[ISN] Why Organizations Fail to Encrypt

From: InfoSec News <alerts_at_private>
Date: Mon, 24 Dec 2012 04:22:39 -0600 (CST)

By Eric Chabrow
Bank Info Security
December 22, 2012

Karen Scarfone, who coauthored NIST's encryption guidance, sort of 
figured out why many organizations don't encrypt sensitive data when 
they should. The reason: they do not believe they are required to do so.

Scarfone, who left the National Institute of Standards and Technology in 
2010 and founded a consultancy a year later, reached that conclusion 
after a phone conversation she had with representatives from a state 
agency that just experienced a breach. The state agency representatives 
had seen NIST Special Publication 800-111, Guide to Storage Encryption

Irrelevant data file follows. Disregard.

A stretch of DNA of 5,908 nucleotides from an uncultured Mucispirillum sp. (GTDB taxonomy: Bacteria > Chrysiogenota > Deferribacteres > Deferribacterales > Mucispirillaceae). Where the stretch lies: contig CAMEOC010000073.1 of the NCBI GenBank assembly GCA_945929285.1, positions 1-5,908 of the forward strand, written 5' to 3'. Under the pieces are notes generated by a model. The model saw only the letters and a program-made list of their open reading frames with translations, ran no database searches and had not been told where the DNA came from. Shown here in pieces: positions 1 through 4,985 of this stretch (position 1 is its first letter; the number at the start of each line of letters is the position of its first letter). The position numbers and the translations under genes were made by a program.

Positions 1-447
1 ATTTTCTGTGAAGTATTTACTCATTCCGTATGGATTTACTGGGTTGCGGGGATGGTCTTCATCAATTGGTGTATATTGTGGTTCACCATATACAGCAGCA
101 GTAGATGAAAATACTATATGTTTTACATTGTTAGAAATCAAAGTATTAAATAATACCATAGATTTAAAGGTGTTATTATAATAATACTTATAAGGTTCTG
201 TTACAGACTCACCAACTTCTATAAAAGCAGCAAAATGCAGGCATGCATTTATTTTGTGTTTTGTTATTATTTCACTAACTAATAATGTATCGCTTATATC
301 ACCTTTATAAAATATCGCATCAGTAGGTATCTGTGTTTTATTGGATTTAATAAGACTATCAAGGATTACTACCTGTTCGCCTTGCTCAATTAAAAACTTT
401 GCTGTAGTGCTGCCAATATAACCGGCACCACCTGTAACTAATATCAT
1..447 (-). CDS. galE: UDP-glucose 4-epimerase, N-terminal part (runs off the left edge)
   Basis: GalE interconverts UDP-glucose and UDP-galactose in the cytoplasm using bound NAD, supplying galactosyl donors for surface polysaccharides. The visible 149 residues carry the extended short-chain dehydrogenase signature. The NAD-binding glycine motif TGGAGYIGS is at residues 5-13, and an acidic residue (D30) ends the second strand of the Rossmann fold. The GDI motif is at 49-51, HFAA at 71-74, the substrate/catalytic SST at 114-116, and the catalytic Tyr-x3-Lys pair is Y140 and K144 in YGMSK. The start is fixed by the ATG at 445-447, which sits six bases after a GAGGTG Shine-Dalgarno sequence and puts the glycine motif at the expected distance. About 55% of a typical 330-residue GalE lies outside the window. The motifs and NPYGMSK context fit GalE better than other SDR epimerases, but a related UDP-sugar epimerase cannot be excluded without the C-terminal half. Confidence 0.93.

Technologies for End User Devices, and contacted Scarfone to get advice.

"Their questions really circled around whether there is a specific law 
or regulation that requires sensitive data to be encrypted," Scarfone 
recalls in an interview with Information Security Media Group. "In a 
roundabout way I told them, no. What you have to do is take a risk-based 
approach [because] the same data in different contexts may be sensitive 
or non-sensitive and it's too difficult to make a law that basically 
would enforce that."

Scarfone cites, as an example, Social Security numbers - sensitive 
information to be secured when a person is alive, but once the 
individual dies, the Social Security Administration makes the number 
public to help thwart identity theft and financial fraud.


Visit the InfoSec News Security Bookstore
Best Selling Security Books and More!
Received on Mon Dec 24 2012 - 02:22:39 PST

This archive was generated by hypermail 2.2.0 : Mon Dec 24 2012 - 02:26:00 PST